So, I had a weekend in Dushanbe, and the good fortune to have a seasonably unusual heatwave….highs reached 22-24C which for late November was way above normal. The one bad thing about the Hyatt as a hotel is location. It’s a good mile out of the edge of the main city, which means you’re more or less trapped there in the evenings. I’ll get to the hotel a bit more later, but on Saturday I got up relatively early and ended up walking 14 miles all around Dushanbe. It was a great day for walking, even though the sites…well not a ton to see. I’m going to give the highlights, mainly in photo form:
Statue outside the national museum:
Entrance of the National Museum:
Another statue outside the National Museum:
Reflection of the National Museum in the lake:
The lake outside the National Museum:
Monument to Rudaki, a poet who is is credited with early development of Tajik culture:
Rudaki, up close and personal:
Ismoili Somoni statue, the “father” of the Tajik nation. Incidentally, the Tajik currency, the Somoni, is named for him:
A nice stroll down Rudaki Blvd:
I’ll refrain from political commentary, other than to say presidential elections were recently held and were widely regarded as free and democratic. Of course, the incumbent won with a very large share of the vote…and as pictures all over town remind you, he loves his citizens!
The main building of the national university:
A rather bizarre statue in a park I walked through:
Another monument outside the National Museum:
View from my hotel window, construction everywhere. I asked several locals who was paying for all of this in such a poor country, and the answer was always the same: the government.
a childrens’ park:
entrance to a pedestrian underpass:
mountains not far in the distance:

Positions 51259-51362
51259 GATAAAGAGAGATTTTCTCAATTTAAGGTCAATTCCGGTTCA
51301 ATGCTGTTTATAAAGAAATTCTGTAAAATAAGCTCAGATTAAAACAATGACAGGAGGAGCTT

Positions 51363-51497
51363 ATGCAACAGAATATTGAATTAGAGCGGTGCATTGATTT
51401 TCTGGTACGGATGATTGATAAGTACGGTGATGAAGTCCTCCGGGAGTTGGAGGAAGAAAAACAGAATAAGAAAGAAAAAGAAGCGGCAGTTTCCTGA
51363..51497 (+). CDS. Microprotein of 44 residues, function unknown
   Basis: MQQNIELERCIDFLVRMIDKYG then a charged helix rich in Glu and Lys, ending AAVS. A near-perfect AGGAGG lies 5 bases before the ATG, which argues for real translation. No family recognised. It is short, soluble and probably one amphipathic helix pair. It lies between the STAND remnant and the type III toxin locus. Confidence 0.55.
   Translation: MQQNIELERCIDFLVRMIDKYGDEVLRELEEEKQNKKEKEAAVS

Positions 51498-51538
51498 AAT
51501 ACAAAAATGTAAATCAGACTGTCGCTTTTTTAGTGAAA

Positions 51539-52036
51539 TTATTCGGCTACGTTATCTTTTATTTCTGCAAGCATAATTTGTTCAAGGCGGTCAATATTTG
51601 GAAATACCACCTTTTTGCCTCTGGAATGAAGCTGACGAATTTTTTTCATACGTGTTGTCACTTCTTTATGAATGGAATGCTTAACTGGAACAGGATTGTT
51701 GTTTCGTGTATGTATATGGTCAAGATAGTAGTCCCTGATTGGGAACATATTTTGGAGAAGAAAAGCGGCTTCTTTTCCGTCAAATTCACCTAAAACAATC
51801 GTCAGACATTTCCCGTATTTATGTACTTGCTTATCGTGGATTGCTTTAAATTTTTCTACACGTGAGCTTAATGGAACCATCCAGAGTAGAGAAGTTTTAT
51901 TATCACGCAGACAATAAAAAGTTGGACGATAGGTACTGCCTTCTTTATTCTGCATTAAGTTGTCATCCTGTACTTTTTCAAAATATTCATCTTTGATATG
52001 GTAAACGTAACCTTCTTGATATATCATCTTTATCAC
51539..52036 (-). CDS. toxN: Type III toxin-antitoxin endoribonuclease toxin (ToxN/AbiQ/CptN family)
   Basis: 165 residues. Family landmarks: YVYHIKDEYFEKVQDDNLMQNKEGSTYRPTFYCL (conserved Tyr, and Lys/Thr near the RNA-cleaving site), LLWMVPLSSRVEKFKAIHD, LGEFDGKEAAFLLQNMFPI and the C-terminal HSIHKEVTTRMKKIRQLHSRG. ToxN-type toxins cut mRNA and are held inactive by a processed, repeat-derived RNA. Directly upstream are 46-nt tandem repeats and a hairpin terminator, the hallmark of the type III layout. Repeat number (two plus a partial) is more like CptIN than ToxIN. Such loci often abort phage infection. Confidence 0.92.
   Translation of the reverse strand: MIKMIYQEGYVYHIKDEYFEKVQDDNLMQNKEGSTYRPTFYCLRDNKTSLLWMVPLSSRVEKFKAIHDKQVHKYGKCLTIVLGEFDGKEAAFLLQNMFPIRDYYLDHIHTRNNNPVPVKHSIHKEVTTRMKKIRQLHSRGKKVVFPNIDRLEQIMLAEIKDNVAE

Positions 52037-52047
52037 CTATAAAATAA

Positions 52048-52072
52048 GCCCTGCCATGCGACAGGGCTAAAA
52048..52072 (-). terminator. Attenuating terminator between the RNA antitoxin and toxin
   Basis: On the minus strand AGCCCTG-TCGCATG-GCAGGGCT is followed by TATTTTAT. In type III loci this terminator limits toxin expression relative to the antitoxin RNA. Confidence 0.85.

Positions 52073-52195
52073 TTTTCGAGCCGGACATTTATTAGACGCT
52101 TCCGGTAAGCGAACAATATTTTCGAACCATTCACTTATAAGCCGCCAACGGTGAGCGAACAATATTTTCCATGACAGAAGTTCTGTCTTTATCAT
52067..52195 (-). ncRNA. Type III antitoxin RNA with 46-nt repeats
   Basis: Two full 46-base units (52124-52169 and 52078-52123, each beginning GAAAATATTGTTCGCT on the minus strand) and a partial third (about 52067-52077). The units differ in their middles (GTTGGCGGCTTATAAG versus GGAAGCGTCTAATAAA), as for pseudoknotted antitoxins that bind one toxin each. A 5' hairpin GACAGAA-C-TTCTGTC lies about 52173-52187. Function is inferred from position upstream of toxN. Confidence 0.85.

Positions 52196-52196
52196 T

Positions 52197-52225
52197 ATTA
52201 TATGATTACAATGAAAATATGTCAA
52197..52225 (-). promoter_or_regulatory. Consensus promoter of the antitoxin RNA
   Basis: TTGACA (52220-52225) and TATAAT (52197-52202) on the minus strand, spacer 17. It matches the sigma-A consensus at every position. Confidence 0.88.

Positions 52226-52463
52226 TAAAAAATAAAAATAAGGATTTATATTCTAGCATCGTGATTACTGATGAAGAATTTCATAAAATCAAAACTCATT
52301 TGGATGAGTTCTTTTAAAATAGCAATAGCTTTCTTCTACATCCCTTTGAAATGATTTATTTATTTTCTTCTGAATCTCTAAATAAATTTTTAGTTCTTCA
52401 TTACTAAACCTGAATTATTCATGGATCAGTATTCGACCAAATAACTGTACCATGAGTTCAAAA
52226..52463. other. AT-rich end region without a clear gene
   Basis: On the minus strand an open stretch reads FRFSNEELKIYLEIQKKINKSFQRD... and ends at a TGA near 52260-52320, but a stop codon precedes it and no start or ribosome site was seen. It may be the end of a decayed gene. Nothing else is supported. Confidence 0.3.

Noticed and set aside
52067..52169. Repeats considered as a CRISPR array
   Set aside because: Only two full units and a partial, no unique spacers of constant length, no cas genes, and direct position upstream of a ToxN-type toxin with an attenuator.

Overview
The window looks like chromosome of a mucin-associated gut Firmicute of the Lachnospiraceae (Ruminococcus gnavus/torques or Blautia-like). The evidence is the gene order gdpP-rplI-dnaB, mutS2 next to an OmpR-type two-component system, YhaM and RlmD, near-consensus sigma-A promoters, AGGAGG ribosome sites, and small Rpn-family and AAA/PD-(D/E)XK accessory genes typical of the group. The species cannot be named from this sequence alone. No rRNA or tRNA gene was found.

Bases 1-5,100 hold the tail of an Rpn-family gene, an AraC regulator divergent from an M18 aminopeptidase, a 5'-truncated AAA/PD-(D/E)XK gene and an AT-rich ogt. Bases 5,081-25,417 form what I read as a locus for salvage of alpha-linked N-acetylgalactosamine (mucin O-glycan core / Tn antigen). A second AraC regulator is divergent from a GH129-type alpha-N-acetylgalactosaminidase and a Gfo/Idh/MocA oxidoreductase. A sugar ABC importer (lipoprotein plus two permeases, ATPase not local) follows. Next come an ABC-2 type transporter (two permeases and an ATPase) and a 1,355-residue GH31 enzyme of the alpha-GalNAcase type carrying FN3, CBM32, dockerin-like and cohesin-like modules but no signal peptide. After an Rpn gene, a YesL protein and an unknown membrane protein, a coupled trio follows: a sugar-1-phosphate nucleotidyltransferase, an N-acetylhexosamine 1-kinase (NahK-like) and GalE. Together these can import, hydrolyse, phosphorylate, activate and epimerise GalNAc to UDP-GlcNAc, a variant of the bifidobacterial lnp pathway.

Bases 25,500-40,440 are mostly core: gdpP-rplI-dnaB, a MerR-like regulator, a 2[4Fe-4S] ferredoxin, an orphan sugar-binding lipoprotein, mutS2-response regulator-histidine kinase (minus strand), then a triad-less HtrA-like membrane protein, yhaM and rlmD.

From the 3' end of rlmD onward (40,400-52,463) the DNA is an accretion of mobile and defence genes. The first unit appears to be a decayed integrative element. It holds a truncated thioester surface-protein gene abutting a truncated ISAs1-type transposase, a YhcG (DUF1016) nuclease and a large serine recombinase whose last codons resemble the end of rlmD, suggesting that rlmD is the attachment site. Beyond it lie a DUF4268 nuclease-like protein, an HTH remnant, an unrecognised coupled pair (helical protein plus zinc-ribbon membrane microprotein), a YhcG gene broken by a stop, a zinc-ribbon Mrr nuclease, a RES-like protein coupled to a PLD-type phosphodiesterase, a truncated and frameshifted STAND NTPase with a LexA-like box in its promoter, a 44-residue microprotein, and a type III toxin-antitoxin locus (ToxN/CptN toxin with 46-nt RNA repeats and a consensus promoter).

National Football Stadium, just across from the Hyatt:
Borbad Hall, next to the Hyatt – not sure its function:
So, on to the hotel. In one word, the Hyatt was perfect. Staff was fantastic, a great fitness centre, rooms were clean, comfortable, and temperature was usually adjustable. Facilities were great, and even the one restaurant was quite good – although the prices were severely out of line for Dushanbe. The food, however, was great. The bar/pub served the same menu, and I found it a much more social place to have dinner.
Plus, who can argue with a Christmas tree:
View of the giant Chaixana being built next to the Hyatt:
I toured the next day on Sunday when it rained…and it was fascinating…that is until the power went out, and an hour later when it still wasn’t back on they kicked all of us out. LOL. At least I saw a few things, like a replica of a Giant Buddah:
(the real thing is supposedly in storage)
The main hall of the museum:
Giant flagpole outside the museum:
…and finally, the view from my office window, with the snow covered mountains in the distance. Not bad since I was working 12-14 hour days, but at least had the weekend to enjoy the city a bit!
Next, after nine days, it was time to head out!